the autopilot

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Second Sunday of Advent; December 10, 2017, Year A

Isaiah 40.1-11; Psalm 85.1-2, 8-13; 2 Peter 3.8-15a; Mark 1.1-8

Pastor Renee Splichal Larson

 

Grace and peace to you from the One who meets us in the wilderness, Jesus Christ our Lord. Amen.

In the latest issue of “Living Lutheran Magazine,” our presiding Bishop, Bishop Eaton writes about disengaging the autopilot. She said that one day she was driving the nine miles to work, and she was thinking about her schedule—meetings she needed to attend, reports she needed to finish, preparations still to be completed for upcoming travel, emails she needed to answer, phone calls she absolutely had to make, and compiling a grocery list in her head so she would pick up what she needed for supper on the way home from work.

She realized that all of the sudden she found herself pulling into the parking garage at the Lutheran Center, where she worked, and she had no idea how she got there. She didn’t remember the traffic lights, the turns, the scenery—nothing. She had been so absorbed in what was coming up that she was completely oblivious to the present.

Maybe you’ve experienced this in one way or another. What I’ve heard from some of you is how easy it is to get caught up in the list making, the planning, the constant schedule juggling, and feeling like you are always on overdrive. You hardly know how you get from one day to the next.

All the sudden you step in this chapel on Sunday morning and you hardly know how you got here. Or the month of December becomes such a rat race, that before we know it, it’s the day after Christmas and we don’t know what just happened.

Another version I have heard with the autopilot, is that some of us this morning have found our lives a blur because of something that has happened to us, or choices we have made, or feeling numb, or constantly being high that we could care less what was going on around us, or literally waking up at YCC and not knowing how one got here. This has happened.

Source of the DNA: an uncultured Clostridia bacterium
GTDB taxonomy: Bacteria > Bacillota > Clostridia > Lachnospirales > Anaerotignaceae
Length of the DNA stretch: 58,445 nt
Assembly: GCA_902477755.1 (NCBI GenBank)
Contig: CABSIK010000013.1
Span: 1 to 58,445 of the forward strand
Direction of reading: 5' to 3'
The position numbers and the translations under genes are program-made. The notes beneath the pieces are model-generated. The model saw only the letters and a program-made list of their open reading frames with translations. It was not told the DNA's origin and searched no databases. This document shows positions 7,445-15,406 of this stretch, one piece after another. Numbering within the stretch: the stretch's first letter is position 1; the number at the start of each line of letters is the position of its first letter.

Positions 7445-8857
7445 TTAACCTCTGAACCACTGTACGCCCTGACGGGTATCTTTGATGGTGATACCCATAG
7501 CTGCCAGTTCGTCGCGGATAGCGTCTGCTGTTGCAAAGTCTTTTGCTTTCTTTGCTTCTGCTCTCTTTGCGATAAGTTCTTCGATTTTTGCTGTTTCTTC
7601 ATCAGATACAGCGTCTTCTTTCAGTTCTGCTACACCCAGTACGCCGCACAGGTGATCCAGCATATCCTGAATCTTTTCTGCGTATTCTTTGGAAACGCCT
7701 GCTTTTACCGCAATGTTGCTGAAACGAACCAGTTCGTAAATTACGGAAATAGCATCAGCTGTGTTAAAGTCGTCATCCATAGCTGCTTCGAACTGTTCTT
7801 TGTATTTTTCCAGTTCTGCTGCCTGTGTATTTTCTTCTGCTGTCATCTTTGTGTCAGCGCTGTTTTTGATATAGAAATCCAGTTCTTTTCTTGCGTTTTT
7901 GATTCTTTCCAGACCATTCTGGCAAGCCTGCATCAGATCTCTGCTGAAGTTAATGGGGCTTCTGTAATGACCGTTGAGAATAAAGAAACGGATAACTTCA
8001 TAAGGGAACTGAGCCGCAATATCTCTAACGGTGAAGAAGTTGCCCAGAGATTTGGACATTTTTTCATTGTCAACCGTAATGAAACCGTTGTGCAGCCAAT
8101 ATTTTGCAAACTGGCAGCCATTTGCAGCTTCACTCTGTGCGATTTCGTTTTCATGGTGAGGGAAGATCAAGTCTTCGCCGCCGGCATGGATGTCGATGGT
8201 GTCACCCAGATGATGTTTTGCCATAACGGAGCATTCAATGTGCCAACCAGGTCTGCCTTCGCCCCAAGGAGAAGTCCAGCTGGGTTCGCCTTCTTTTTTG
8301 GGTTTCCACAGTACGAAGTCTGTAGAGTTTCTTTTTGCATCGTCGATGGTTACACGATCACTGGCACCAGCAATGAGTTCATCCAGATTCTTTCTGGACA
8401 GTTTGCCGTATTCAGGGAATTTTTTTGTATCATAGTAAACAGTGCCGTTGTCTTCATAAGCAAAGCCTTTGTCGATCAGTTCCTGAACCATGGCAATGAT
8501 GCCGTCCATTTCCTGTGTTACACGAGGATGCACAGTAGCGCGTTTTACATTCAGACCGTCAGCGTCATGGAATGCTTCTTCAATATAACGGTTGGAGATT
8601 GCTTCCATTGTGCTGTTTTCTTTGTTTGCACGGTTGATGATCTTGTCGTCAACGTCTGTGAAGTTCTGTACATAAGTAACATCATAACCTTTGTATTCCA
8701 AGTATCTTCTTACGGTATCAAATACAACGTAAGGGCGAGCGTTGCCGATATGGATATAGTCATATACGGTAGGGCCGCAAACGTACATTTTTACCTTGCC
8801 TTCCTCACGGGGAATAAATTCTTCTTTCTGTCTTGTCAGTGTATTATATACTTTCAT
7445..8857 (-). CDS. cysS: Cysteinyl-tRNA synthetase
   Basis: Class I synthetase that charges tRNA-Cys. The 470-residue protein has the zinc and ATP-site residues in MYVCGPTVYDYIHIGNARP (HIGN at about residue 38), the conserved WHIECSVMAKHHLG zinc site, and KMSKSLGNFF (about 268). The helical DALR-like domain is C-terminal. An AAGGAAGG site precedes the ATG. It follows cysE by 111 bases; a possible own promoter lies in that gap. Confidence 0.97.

No matter our situation this morning or what we’ve experienced in life for whatever reason, perhaps all of us can relate to what it feels like to not be truly present or engaged in what’s going on around us. Often times we long for the next thing or something other than right here, right now.

We can’t wait to no longer be at YCC. We can’t wait to be on Christmas break. We can’t wait to finish paying off our mortgage, or our car, or school loans. We can’t wait for church to be over so we can eat lunch or watch the Vikings add another “W” to their record.

In our household, I have a certain toddler who cannot wait for Christmas. Last week every day I heard: “Mommy, is it Christmas yet?”

“No, honey” I say.

We have an Advent calendar in our home in which we open one of the doors each day. Inside is an M&M and a piece of paper with a Scripture reading and a hymn number to sing. We are trying to focus on and enjoy the present and the season of Advent. Now what we hear each day is: “Can we open a door on the Advent calendar?”

The excitement is really about the M&M at this point, but who’s not excited to eat an M&M?

But more seriously, we become anxious for test results, or we await a diagnosis, or we have chronic suffering and we can’t wait to feel better. It’s hard to wait, or to be present right here, right now, especially if we are suffering, or truly in a difficult place.

Scriptural language for difficult places, or times of suffering, is the word, “wilderness.” No one likes to be in what is called, “the wilderness.” It is hard, often times it seems like there will be no end to the wandering. Life seems to not progress. Times of wilderness can be lonely and those of us who have there can describe a profound sense of emptiness and feeling of uncertainty.

The wilderness can be literal, or it can be a metaphor for feeling abandoned, or going through a time of trial. It’s a word to describe grief, or even isolation. It can also be a word that describes when we struggle having faith.

In the wilderness we ask these kinds of questions: Is God really with me? Does God care about this world? Is God near?